Saturday, October 20, 2007

What works - faith-based prisons

Prisons house people and train them to be criminals. The typical US prison does little to make its wards less likely to return. The changes needed are internal - values, respect for life and law. The US prisons have no way to transfer these values. I don't think they even recognize their value. A bold experiment began about ten years ago. Prison Fellowship, run by Chuck Colson, ask Texas to let them run a section of a prison where they would teach Christian values. PF provided the instruction; Texas provided the housing and feeding of the prisoners. I thought this was killed off by a judge is some sort of law suit. But it has expanded to a dozen now. And their results are far, far better than the establishment. Fox News has it:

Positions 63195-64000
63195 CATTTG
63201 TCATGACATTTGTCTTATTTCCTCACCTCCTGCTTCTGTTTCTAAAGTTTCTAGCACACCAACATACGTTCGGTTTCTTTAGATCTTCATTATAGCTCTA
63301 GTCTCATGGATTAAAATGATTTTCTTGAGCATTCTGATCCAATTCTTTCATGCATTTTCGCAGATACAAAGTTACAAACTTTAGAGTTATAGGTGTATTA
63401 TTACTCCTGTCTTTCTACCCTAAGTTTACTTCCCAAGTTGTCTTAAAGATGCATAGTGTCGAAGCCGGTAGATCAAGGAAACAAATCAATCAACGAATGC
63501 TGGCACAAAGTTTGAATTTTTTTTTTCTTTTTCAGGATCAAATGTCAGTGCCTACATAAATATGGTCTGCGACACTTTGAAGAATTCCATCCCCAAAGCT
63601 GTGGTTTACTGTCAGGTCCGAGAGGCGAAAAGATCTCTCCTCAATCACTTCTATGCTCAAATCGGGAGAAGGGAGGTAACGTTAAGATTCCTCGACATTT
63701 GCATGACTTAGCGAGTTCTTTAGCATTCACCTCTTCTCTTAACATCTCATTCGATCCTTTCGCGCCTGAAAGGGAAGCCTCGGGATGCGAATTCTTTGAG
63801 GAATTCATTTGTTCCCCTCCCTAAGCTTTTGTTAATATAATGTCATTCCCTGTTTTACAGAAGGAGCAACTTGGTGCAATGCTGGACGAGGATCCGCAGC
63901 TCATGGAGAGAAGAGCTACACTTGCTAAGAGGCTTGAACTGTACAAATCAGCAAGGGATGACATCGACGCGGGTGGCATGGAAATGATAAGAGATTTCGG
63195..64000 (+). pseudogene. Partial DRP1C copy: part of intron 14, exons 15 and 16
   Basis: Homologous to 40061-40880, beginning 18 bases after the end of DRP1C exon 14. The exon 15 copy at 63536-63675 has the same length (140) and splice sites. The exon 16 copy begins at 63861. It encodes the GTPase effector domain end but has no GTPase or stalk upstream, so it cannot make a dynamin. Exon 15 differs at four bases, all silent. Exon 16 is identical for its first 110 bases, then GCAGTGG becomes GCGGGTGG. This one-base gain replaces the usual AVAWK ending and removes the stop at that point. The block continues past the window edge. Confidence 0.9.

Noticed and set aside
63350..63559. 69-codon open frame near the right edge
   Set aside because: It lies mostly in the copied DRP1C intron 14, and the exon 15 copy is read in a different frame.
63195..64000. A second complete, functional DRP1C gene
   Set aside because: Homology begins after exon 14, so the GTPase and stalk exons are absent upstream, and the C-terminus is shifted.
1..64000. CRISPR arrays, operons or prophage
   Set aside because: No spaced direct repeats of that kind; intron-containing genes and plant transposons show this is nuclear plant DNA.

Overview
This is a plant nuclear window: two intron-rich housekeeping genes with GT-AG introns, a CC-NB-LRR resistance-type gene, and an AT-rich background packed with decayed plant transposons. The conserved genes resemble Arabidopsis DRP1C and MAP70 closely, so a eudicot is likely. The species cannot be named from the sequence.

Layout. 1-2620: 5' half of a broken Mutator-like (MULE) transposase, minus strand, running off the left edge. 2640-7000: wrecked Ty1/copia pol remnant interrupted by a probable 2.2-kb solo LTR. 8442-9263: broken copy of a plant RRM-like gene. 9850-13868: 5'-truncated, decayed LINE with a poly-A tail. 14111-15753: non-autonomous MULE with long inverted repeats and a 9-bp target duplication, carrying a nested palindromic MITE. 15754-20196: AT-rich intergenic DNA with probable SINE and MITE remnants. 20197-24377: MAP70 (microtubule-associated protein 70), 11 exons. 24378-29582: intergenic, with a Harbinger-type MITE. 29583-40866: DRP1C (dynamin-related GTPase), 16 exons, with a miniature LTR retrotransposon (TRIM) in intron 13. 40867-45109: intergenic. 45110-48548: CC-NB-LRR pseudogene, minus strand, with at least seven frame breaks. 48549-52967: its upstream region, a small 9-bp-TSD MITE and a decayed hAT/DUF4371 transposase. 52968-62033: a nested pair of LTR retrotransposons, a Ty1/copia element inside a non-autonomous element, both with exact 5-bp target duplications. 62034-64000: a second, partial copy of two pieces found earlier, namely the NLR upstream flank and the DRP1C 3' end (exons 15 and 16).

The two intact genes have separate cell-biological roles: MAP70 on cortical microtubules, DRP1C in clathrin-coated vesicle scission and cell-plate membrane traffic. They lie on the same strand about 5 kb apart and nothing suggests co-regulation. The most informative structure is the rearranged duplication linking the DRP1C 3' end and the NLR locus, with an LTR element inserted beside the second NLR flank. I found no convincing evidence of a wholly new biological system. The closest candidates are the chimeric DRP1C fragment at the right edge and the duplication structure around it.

... Evidence is strong that violence and trouble-making drop sharply in these programs, and they often are the only vibrant rehabilitation option at a time when taxpayer-funded alternatives have been cut back. Inmates at Vance offer another compelling argument. Unlike many of America's 2 million prisoners, they feel they are treated with respect. They have hope. "A bunch of cats in prison, they never had anyone show them love — even their mother and father," said Anzetta Smith, who served 18 years for attempted murder before graduating from Vance this year. "You get in the program, and everybody shows you love." Impressed by the Vance operation, Texas officials have opened a dozen faith-based dorms elsewhere in the state, accommodating some 1,300 inmates. At one dorm, at the maximum-security Allred prison near Wichita Falls, infractions by the inmates dropped more than 90 percent once they entered the program. At Vance, a minimum-security prison, fights among inmates are rare, said Tommie Dorsett, a former parole officer who has directed the unit's Christian-based InnerChange Freedom Initiative since its inception.

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